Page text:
[¶30] On appeal, Lunde argues, primarily, there should be no good-faith exception under the North Dakota Constitution and, secondarily, if there is a good-faith exception under the North Dakota Constitution, there was no good-faith reliance on the warrant by law enforcement. The State argues there is or should be a good-faith exception under the North Dakota Constitution, and there was clearly good faith in law enforcement's reliance on this search warrant.
[¶31] The majority says it need not decide whether there is a good-faith exception under the North Dakota Constitution, because no reasonable officer could have believed there was probable cause for the issuance of the warrant.
[¶32] I believe, on the basis of the evidence presented in the affidavit, there was probable cause; there is a good-faith exception under the North Dakota Constitution; and, if there was not probable cause for the issuance of the search warrant, there was substantial indicia of probable cause and good-faith reliance on the warrant by law enforcement.
[¶33] I have previously explained the basis for rejecting the claim that there is no good-faith exception under the North Dakota Constitution. See, e.g., State v. Herrick, 1999 ND 1, ¶¶ 32-37, 588 N.W.2d 847 (Sandstrom, J., concurring).
[¶34] Here the record reflects that a confidential informant had ongoing drug-related business outside Lunde's apartment. An additional cooperating individual provided corroboration of the involvement of Lunde, the confidential informant, and Glen Forehand, who had been arrested for drug trafficking. Lunde's phone number was on Forehand's cell phone at the time of his arrest, and Forehand sought to alert Lunde following Forehand's arrest.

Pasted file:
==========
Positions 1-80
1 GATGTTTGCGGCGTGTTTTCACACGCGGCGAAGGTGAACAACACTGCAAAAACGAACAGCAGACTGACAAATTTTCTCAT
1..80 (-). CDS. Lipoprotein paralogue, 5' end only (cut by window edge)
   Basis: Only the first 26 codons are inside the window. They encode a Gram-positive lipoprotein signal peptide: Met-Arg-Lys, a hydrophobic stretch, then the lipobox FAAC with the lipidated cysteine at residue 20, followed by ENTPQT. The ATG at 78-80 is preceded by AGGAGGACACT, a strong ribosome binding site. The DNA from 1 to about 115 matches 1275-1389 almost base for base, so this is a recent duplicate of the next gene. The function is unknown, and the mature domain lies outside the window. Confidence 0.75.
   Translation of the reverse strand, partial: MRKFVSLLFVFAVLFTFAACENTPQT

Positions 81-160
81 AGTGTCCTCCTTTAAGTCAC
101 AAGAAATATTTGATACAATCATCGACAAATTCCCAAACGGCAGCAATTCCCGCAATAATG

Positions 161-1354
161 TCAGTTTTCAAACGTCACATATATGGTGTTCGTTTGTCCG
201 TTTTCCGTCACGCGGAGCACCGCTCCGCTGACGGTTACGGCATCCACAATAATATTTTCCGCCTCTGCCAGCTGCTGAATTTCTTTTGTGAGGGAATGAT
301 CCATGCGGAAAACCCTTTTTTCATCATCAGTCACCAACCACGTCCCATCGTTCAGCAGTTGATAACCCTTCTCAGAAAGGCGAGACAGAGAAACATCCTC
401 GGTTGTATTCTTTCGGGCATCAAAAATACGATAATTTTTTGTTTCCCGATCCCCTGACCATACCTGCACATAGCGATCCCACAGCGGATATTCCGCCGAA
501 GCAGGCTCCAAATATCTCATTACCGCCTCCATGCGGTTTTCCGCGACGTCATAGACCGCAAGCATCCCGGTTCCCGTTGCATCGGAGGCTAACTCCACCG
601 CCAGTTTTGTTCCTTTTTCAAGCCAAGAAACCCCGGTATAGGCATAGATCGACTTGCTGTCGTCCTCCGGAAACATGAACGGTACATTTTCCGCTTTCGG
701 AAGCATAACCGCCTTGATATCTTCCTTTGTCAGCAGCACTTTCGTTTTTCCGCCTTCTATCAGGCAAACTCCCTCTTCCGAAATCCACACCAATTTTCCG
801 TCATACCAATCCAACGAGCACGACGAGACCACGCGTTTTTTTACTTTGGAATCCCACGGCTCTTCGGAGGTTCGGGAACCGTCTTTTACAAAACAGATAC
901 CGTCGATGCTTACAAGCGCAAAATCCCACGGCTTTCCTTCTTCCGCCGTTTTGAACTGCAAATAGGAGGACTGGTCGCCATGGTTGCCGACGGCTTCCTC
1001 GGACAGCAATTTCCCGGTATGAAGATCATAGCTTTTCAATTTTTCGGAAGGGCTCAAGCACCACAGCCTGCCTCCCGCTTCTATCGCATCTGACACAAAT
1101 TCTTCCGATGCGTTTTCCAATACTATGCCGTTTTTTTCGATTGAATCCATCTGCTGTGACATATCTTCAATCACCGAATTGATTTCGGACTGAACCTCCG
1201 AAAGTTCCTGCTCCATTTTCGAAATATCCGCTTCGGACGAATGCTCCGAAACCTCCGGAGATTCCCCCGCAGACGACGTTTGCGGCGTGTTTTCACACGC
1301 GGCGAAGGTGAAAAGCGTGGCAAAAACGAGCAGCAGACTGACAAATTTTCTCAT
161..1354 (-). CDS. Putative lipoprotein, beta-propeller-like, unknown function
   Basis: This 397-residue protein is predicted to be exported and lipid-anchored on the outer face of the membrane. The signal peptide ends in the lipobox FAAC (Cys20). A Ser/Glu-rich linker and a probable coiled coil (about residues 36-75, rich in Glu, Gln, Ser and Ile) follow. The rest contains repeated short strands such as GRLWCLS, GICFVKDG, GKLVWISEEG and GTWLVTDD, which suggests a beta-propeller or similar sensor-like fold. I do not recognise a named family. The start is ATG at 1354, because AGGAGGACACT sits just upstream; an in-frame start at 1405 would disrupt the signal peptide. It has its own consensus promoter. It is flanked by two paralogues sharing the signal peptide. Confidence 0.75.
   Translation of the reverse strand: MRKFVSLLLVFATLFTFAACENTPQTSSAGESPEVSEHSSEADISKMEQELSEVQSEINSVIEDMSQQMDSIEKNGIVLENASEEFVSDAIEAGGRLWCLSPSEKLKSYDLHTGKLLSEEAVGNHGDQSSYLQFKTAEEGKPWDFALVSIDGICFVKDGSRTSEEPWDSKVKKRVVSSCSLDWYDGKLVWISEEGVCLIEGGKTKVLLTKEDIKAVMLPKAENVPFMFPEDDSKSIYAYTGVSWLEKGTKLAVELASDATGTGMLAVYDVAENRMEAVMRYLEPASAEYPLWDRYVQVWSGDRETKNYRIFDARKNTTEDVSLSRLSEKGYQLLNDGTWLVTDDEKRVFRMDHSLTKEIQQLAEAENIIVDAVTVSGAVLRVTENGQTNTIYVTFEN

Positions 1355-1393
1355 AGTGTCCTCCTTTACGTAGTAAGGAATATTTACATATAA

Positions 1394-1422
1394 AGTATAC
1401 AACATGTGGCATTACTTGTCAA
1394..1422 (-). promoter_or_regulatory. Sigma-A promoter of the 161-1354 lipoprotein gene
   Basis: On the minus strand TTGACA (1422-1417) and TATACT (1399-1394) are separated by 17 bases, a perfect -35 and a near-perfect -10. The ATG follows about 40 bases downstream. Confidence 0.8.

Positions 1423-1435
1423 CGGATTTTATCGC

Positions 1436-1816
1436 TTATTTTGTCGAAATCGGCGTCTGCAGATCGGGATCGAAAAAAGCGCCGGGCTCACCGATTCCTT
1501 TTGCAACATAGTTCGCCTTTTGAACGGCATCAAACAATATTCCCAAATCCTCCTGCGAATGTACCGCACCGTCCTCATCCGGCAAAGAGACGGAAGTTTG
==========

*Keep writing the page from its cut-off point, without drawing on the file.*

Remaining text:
[¶35] The majority asserts that it is not known whether evidence provided by the confidential informant was "stale," but we have said that when information presented to a magistrate shows "conduct or activity of a 'protracted and continuous' nature, the passage of time is less important to the validity of the probable cause" and that "[d]rug dealing is intrinsically a 'protracted and continuous' activity." State v. Ebel, 2006 ND 212, ¶ 15, 723 N.W.2d 375 (citing State v. Hage, 1997 ND 175, ¶¶ 12-13, 568 N.W.2d 741). The evidence present to the magistrate here was of conduct and activity of a protracted and continuous nature.
[¶36] The majority further premises its analysis on the erroneous view of the law that every relevant detail provided by the confidential informant must be corroborated. See State v. Birk, 484 N.W.2d 834, 837 (N.D. 1992) ("[W]hen law enforcement officers have verified part of the informant's information by independent investigation, the corroboration lends credence to the remaining unverified information.").
[¶37] It overreaches the record to suggest law enforcement had previously "searched" Lunde's apartment "apparently" with his consent. The affidavit states, "Marcus [Lunde] allowed officers to check the apartment for 'CJ' and Lunde also told officers he had not seen 'CJ' since Sunday July 16th." It seems illogical to think Lunde would have allowed law enforcement to look in his apartment to see whether "CJ" was present if his drugs, drug paraphernalia, or other incriminating evidence was in plain sight.
[¶38] Law enforcement acted reasonably and in good faith. I would affirm.
|[¶39]||Dale V. Sandstrom|
Crothers, Justice, dissenting.
[¶40] I respectfully dissent.
[¶41] I believe a good-faith exception to the exclusionary rule exists under the North Dakota Constitution for the reason articulated by Justice Sandstrom in State v. Herrick, 1999 ND 1, ¶¶ 32-37, 588 N.W.2d 847 (Sandstrom, J., concurring). I would affirm the district court's judgment based on that court's analysis and determination that probable cause was lacking but that the good-faith exception applied. See Majority Opinion at ¶ 8. However, I do not join Justice Sandstrom's dissent today because I disagree the search in this case was supported by probable cause. See Sandstrom, J., dissenting at ¶ 32.
|[¶42]||Daniel J. Crothers|